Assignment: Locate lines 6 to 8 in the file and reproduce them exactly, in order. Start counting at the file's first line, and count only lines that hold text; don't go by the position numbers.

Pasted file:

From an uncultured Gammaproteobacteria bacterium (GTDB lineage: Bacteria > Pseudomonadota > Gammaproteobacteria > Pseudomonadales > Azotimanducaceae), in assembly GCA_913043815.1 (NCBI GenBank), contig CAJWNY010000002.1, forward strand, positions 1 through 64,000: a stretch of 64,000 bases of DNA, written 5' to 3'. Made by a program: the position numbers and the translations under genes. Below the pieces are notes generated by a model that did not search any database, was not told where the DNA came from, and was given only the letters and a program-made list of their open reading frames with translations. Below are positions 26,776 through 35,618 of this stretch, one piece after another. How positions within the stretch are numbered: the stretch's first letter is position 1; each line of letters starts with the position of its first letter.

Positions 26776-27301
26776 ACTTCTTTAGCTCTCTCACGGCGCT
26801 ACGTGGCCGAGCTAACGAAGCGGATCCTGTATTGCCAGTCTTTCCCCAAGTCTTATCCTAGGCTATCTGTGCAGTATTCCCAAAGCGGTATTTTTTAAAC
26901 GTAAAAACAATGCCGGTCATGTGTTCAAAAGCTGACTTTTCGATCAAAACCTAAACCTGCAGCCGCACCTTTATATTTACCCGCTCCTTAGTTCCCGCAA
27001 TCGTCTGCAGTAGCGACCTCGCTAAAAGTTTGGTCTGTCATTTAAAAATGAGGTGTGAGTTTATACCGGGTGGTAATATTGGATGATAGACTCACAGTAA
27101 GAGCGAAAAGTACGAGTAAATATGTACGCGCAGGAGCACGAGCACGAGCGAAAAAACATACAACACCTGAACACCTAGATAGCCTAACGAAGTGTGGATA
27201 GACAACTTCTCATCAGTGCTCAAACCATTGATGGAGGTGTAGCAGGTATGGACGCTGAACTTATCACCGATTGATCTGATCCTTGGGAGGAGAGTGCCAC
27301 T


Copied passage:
27001 TCGTCTGCAGTAGCGACCTCGCTAAAAGTTTGGTCTGTCATTTAAAAATGAGGTGTGAGTTTATACCGGGTGGTAATATTGGATGATAGACTCACAGTAA
27101 GAGCGAAAAGTACGAGTAAATATGTACGCGCAGGAGCACGAGCACGAGCGAAAAAACATACAACACCTGAACACCTAGATAGCCTAACGAAGTGTGGATA
27201 GACAACTTCTCATCAGTGCTCAAACCATTGATGGAGGTGTAGCAGGTATGGACGCTGAACTTATCACCGATTGATCTGATCCTTGGGAGGAGAGTGCCAC